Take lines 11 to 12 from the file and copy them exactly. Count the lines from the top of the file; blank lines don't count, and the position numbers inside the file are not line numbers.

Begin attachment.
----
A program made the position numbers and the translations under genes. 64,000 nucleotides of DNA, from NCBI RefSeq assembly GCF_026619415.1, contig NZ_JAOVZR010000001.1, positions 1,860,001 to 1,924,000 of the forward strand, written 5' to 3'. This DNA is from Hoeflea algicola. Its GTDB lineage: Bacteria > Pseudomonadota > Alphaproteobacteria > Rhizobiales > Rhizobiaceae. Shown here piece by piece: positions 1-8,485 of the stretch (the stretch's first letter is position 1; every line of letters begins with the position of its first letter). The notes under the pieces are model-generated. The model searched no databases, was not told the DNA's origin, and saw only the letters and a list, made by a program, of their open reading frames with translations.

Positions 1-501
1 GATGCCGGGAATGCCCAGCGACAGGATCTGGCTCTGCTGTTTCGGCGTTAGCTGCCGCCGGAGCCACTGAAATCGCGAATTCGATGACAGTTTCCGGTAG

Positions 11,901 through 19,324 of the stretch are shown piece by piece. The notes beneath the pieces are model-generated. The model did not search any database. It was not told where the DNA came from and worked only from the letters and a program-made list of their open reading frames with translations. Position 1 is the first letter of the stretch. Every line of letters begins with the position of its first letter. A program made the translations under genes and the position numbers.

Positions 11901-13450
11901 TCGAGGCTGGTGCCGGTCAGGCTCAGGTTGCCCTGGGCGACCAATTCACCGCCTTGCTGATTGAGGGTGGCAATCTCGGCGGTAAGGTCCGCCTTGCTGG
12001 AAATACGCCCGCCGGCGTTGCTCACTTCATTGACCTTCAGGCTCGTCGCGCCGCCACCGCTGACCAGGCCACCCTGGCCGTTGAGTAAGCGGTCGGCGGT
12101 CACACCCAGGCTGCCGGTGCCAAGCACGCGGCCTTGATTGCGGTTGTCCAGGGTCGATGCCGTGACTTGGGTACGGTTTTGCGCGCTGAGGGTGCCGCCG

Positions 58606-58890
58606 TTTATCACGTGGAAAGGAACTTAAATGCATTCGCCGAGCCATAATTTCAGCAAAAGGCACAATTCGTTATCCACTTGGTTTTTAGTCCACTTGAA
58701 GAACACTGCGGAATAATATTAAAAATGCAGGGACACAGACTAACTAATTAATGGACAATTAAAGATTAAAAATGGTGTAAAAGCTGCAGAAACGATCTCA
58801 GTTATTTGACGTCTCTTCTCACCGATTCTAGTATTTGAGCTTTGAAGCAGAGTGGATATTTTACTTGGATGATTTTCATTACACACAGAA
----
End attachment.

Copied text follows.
58701 GAACACTGCGGAATAATATTAAAAATGCAGGGACACAGACTAACTAATTAATGGACAATTAAAGATTAAAAATGGTGTAAAAGCTGCAGAAACGATCTCA
58801 GTTATTTGACGTCTCTTCTCACCGATTCTAGTATTTGAGCTTTGAAGCAGAGTGGATATTTTACTTGGATGATTTTCATTACACACAGAA